One of the biggest jam band festivals of the summer kicked off yesterday. Mountain Jam, held at Hunter Mountain in New York, is curated by guitarist/singer Warren Haynes, who is front man of Gov’t Mule, a member of the Allman Brothers Band, and a solo artist.
The festival is only one of many things Haynes has on his mind lately: there’s also the new Gov’t Mule record, a couple shows with the Allmans, and an upcoming solo tour performing the music of Jerry Garcia backed by local symphony orchestras.
Haynes discussed all of these topics and more in a recent interview with Radio.com.
Regarding the new Mule album, Haynes says that they have a fairly unique idea for a bonus disc that will be included with the album.
“Gov’t Mule is almost finished with a new release that we’re hoping to have out in September. The upcoming tour is called ‘Prepare To Shout,’ the record is called Shout. I also think–at the risk of sounding cliche–this is possibly the best record we’ve ever done. The band feels great, sounds great.”
“The significance of the title, Shout,” he continues, “is that we are going to create a bonus disc with alternate versions of the same songs with a bunch of different singers. The alternate versions will be someone other than myself singing.”
Haynes won’t reveal just yet who those singers are, but says he the band felt so strongly about the idea that they delayed the release of the album in order to get the bonus disc finished.
As for the Allmans, they’re still an ongoing concern, and they’ve got a string of dates in August and September. The current version of the band–which includes Haynes, founding members Gregg Allman (keyboards, vocals), Jaimoe (drums) and Butch Trucks (drums) along with Marc Quinones (percussion), Oteil Brubridge (bass) and Derek Trucks (guitar)–has been together since 2000. That’s longer than any previous lineup of the band.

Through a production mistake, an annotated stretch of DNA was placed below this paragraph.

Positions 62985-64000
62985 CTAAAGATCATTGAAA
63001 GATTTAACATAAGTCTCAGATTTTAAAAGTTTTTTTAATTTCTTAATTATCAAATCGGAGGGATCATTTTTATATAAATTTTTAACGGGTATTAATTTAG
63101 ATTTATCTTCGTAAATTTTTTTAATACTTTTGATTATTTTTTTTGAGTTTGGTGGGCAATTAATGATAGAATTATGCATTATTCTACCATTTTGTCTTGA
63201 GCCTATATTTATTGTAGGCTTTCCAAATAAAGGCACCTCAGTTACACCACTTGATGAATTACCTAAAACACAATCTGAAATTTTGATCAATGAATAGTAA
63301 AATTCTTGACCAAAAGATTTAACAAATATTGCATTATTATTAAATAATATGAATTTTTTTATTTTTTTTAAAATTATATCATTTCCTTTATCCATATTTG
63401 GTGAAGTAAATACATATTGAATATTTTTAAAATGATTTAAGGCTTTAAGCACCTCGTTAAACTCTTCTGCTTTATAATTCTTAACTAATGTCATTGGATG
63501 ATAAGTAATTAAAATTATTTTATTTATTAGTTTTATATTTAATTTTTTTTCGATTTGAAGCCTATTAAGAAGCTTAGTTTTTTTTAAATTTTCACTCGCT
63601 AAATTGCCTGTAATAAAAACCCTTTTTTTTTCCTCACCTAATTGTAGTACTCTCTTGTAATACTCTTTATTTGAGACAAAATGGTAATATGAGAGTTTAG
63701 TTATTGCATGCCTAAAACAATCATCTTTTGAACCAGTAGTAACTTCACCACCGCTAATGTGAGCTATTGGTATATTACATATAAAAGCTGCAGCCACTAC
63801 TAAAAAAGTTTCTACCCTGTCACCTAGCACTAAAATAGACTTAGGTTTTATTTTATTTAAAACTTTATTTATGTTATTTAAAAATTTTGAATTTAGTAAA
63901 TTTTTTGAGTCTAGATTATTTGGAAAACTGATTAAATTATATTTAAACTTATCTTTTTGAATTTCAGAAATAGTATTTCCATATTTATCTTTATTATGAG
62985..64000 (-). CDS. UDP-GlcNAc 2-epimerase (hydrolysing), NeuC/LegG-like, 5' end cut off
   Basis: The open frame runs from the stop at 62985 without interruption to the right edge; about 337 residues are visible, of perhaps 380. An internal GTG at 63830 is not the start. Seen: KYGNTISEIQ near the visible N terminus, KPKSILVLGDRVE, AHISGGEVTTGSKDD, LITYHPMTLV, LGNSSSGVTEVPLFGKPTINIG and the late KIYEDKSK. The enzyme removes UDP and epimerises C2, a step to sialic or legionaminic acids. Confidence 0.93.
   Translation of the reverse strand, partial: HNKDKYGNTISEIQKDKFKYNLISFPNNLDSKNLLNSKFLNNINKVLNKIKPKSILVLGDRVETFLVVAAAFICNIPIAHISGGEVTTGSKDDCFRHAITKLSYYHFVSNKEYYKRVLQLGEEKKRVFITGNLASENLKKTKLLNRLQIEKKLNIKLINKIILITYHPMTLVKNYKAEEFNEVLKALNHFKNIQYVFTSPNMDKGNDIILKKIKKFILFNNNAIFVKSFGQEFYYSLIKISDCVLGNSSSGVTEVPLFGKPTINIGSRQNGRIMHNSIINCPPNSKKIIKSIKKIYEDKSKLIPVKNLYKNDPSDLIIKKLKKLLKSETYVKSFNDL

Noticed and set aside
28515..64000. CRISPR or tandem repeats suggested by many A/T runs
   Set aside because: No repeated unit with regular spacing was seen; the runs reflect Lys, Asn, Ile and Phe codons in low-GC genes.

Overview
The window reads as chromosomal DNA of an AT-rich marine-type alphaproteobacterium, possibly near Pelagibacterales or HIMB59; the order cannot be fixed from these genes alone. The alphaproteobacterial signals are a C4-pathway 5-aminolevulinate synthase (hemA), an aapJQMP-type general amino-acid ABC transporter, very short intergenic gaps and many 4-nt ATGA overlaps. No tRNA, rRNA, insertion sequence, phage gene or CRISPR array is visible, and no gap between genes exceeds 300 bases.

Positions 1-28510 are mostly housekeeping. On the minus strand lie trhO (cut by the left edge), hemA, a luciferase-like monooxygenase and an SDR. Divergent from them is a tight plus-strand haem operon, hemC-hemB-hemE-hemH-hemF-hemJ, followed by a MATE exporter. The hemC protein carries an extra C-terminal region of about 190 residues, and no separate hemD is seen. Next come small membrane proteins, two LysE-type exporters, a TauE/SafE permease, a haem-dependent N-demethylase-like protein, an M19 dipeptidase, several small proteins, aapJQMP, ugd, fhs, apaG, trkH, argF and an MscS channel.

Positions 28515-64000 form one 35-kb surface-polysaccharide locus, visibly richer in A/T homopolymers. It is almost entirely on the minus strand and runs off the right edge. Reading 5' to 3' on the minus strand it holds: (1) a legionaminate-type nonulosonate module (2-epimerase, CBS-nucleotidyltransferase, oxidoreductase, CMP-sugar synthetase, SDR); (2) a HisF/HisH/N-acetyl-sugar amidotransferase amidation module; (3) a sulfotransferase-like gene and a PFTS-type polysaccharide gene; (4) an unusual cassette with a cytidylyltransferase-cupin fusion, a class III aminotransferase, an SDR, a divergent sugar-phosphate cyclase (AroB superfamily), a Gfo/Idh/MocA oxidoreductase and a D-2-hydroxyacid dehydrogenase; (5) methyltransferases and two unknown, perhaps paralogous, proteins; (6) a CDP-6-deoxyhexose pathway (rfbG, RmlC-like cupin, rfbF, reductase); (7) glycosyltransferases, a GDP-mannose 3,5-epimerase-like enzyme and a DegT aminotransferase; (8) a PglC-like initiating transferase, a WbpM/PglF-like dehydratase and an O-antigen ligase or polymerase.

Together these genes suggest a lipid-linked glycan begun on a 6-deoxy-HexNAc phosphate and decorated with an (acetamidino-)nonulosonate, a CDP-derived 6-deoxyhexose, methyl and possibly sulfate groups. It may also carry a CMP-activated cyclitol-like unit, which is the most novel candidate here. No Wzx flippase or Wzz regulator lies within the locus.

And although the Allmans haven’t released a new album since 2003’s Hittin’ The Note (and with no new album on the horizon), they still try to keep adding new songs to their live set. For instance, at their recent Beacon Theatre residency, they played a cover of the Beatles’ “Rain” for the first time, although it had been part of Gregg Allman’s solo repertoire.
“It’s really important to the band to continue breaking new ground, and it’s more fun when there’s new material to play, even if its a cover song we’ve never played before,” Haynes says. “The Allman Brothers’ audience is a very diverse, somewhat complex audience. Different poeple are there for different reasons. Some fans are huge jam band fans who want us to take the long excursions. Some other fans are there for certain songs. Of course, we’re not one of those bands that are gonna play all the biggest songs every night. A nice balance of the two is where we are, we wouldn’t be around and still as valid as we are without that balance.”